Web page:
With the country in lockdown since late March, Trenton and Labour Research staff have all been working from their homes in either Cape Town or Johannesburg. This year, for the first time, the LRS held its 2020 Board Meeting online. IFWEA interviewed Trenton to know how it was done.
When was the board meeting held?
What platform did you use?
The BlueJeans online platform.
How many people attended?
There’s a total of seven LRS board members, including myself. Five were at the meeting.
What was the aim of the board meeting?
We generally meet quarterly. This was the first meeting of the year. It was important because we had to sign off on audited financial statements, confirm the budget, and make staff remuneration decisions.
How did you decide how to manage the meeting – was there a chairperson, or a moderator?
We had a person who chaired.
How long was the meeting?
It took place over three days. On the 23, 28 and 30 of April. Each session was around three hours long. Normally the board meeting would be a one-day session. This was three days for various reasons. It’s hard to maintain attention and keep your focus in a full-day online meeting. This is especially so if there are challenges at home – for example, not being set up to work from home. Data is also an issue – we had to buy data for some board members. And the technology was initially an issue – it took a while for everybody to feel comfortable. We would generally start our meetings after the scheduled time, because of sorting out these issues. And then data would run out, and we would have to reconvene. Ultimately, it was a very dense agenda, and it felt right to break it up a little bit. Otherwise we would not have done it justice.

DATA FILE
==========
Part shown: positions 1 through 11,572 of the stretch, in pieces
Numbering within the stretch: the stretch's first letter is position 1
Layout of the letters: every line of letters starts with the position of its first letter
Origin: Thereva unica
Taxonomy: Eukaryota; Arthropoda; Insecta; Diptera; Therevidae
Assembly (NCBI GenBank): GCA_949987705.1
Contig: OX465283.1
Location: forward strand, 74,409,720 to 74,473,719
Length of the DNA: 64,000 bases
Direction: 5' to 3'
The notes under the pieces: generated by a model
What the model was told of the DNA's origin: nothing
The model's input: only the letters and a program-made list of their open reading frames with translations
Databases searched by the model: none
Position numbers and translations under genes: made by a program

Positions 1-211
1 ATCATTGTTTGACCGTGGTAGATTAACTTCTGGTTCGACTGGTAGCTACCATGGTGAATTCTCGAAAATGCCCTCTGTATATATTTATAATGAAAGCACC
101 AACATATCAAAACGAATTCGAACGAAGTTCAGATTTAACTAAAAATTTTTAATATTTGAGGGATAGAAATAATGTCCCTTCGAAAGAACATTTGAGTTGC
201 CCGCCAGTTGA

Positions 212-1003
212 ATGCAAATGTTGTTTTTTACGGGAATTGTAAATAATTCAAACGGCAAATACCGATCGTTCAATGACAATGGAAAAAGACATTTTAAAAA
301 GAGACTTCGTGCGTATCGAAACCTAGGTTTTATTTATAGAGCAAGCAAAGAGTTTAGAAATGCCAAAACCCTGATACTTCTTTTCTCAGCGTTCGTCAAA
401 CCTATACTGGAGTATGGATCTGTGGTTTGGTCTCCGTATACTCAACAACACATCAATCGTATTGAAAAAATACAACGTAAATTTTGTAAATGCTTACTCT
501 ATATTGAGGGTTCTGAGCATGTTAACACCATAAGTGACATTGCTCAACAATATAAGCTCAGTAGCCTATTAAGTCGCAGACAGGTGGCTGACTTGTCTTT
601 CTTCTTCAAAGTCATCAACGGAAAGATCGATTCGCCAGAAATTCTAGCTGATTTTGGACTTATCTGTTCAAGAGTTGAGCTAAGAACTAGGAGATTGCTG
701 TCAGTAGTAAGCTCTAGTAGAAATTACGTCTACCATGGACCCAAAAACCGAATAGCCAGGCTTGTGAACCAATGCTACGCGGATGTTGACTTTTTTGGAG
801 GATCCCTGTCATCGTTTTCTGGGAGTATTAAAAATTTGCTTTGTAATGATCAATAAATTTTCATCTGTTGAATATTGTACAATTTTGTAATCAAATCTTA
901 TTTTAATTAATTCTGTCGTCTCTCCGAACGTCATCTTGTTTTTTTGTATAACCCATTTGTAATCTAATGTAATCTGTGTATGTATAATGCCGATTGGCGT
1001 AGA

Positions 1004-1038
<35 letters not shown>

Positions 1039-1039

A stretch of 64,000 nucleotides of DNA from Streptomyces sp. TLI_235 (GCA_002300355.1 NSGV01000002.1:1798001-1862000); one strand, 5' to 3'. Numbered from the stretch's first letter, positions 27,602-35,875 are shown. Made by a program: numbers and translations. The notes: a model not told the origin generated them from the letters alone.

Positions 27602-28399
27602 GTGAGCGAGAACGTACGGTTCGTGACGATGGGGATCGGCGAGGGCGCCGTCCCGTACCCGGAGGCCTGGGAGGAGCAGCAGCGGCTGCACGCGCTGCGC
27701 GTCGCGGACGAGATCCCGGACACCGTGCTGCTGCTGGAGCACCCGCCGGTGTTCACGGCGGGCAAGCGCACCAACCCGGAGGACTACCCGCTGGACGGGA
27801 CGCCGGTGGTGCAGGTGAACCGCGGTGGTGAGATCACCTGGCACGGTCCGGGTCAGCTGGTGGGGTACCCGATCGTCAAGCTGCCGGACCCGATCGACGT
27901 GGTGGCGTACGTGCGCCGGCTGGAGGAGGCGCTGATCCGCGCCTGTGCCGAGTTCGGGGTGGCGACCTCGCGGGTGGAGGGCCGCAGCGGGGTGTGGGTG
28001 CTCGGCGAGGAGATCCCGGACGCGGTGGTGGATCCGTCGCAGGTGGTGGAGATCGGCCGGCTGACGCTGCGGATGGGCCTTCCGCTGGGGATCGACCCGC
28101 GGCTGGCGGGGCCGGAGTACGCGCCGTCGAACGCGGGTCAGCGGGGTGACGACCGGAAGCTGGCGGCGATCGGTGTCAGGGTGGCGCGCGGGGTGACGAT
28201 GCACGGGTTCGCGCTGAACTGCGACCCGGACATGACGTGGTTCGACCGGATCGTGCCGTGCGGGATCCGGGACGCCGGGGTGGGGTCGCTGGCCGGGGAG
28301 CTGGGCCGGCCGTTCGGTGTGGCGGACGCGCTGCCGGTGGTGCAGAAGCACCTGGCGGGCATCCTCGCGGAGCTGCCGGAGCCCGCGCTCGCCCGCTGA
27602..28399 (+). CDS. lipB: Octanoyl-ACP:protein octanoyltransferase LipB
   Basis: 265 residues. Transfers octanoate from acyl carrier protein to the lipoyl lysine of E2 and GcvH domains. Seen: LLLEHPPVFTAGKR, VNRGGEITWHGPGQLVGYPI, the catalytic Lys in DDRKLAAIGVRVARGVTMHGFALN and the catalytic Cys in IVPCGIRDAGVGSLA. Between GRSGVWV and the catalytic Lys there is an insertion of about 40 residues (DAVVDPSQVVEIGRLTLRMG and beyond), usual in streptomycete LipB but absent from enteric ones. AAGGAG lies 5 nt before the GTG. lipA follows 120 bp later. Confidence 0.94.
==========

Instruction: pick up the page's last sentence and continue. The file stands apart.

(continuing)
Were you able to work through everything you had on the agenda?
Yes, we were able to work through everything.
What challenges did you face?
As mentioned, data. And learning how to use the platform and the technology. But once that was sorted out, there was good participation.
What worked well?
It worked well to stagger the meeting over the three days. I’m not sure if it would work for everybody, but it did for us. If you have the time, it’s worth trying, especially if you have a lot to get through. Don’t squish everything into one small space. We rated the meeting afterwards and were very happy with the level of participation. Having the meeting online certainly didn’t inhibit this. I want to mention something that demonstrates the committed level of participation. One of our board members works in the retail sector – she is a cashier at a supermarket. So she was physically at work, while the rest of us were working from home. She made the time and arranged to be able to attend the
board meetings while she was at work. She got permission and made it happen, on the work premises. She could have used her job as an excuse to get out of it, but she didn’t – there she was.
Is this a viable way for organisations to hold Board Meetings in the future?
I wouldn’t do it if we had a choice, but I think it points the way to doing a lot more online then we used to. It certainly cuts travel and other costs. So I think we will be doing this again – and others may also have to. Interestingly, I am involved with another group with a high-level constituency who are well resourced. And there was a lot of difficulty in setting up an online meeting with this group. In comparison, our Board Members include shop stewards, and people with day jobs, some of whom do not own laptops or tablets. And yes, there were obstacles, but I feel we pulled it together better than the other group. We made it work. Three big things stuck out for me: How seriously people took their roles; the fact that they overcame technical and data issues; and the quality of the conversation that ensued. We got all the big things done that we needed to.
LRS is an affiliate of IFWEA.